The first new weight-loss drugs in more than a decade are now on pharmacists' shelves. Will these medications provide the solution many overweight women are seeking? The September 2012 issue of Harvard Women's Health Watch looks at the benefits—and risks—of both new and established weight-loss drugs.
In June, the FDA approved lorcaserin (Belviq). It suppresses hunger by stimulating a receptor serotonin, a chemical messenger in the brain that regulates fullness and metabolism. A month later, the FDA approved Qsymia, a combination of phentermine and the antiseizure/antimigraine drug topiramate. Qsymia also suppresses appetite, and it appears to be more effective for weight loss than any other single drug.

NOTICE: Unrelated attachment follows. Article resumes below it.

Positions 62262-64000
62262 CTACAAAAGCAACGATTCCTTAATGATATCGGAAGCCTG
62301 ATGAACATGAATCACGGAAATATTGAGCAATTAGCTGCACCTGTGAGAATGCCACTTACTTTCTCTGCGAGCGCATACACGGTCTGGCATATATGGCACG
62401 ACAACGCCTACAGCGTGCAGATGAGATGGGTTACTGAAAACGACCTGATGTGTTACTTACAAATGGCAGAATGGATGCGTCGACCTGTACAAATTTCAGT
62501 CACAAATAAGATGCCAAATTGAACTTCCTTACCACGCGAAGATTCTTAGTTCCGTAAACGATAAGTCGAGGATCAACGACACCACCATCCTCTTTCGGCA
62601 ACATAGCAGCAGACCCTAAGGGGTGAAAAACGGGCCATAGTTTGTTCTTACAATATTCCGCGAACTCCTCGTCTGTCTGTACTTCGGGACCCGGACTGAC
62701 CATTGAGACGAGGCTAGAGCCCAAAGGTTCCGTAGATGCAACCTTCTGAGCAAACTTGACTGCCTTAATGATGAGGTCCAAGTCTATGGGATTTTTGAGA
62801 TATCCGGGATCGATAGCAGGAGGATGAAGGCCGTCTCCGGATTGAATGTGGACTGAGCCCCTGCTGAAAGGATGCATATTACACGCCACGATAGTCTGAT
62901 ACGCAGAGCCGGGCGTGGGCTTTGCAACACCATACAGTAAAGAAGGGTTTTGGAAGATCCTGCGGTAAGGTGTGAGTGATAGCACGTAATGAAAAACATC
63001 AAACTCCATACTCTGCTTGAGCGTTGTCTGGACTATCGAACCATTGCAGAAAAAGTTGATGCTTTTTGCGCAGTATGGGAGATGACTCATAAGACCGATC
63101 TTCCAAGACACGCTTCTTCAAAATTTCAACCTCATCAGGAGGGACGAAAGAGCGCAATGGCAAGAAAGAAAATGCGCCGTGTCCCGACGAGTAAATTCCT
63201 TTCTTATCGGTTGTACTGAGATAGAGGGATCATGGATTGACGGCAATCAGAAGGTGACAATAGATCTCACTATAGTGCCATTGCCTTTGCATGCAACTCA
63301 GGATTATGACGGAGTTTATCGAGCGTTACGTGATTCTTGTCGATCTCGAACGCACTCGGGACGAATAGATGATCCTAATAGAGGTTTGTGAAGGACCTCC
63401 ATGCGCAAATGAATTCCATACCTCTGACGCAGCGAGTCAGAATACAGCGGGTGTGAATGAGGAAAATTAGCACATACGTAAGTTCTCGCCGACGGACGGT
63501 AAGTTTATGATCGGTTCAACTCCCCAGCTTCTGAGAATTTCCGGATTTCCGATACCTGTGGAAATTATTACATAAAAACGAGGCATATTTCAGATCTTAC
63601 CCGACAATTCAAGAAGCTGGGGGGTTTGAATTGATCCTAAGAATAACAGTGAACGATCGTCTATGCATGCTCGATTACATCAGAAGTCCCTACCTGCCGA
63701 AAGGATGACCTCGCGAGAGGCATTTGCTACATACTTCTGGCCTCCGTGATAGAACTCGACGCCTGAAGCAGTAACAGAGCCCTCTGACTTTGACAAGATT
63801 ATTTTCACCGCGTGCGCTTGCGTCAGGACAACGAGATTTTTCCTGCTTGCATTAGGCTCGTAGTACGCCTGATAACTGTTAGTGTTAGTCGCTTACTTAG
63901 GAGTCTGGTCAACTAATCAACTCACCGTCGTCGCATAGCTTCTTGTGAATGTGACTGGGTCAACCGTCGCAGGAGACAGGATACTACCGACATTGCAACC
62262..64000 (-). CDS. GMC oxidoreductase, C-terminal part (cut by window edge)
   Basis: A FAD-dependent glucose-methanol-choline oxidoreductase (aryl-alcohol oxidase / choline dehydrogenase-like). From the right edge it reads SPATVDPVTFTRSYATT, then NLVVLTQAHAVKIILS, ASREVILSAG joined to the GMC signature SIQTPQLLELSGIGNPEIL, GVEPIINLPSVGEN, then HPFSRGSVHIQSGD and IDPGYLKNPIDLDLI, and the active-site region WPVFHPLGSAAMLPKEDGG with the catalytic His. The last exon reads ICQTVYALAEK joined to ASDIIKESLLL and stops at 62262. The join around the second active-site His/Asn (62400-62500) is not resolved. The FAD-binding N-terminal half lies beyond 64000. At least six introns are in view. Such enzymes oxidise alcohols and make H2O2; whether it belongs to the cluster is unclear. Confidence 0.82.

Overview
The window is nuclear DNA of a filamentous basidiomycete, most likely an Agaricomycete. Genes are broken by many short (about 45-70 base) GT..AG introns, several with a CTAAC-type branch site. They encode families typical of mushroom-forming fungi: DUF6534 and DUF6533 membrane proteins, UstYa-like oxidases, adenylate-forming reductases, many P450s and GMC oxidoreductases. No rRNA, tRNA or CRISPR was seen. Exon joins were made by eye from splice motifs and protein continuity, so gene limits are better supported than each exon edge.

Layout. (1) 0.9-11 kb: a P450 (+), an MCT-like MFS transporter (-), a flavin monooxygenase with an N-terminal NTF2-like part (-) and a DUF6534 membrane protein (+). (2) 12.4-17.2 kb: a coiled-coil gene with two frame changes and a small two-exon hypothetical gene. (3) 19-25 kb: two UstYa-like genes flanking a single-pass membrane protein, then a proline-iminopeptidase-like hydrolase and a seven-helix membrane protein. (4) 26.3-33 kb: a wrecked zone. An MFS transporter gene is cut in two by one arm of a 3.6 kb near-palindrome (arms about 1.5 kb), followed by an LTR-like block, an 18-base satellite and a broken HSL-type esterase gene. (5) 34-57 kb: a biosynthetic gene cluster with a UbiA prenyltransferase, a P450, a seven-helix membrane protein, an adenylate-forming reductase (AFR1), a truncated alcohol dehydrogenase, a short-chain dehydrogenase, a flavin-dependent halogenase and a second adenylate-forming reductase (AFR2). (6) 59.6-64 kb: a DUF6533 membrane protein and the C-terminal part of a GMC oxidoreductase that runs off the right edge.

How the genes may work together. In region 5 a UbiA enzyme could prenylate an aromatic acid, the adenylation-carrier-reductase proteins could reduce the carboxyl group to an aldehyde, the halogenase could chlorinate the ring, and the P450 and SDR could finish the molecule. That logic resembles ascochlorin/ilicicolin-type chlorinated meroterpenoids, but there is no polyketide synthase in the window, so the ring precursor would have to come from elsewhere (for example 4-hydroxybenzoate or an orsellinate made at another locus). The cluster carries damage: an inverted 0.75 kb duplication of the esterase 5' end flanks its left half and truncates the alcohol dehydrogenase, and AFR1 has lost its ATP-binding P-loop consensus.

These highly anticipated new medications join several existing weight-loss drugs. Orlistat (Xenical) works by blocking fat absorption, while phentermine (Adipex-P, Pro-Fast), diethylpropion (Tenuate), and phendimetrazine (Bontril, Adipost, Anorex-SR) suppress appetite.
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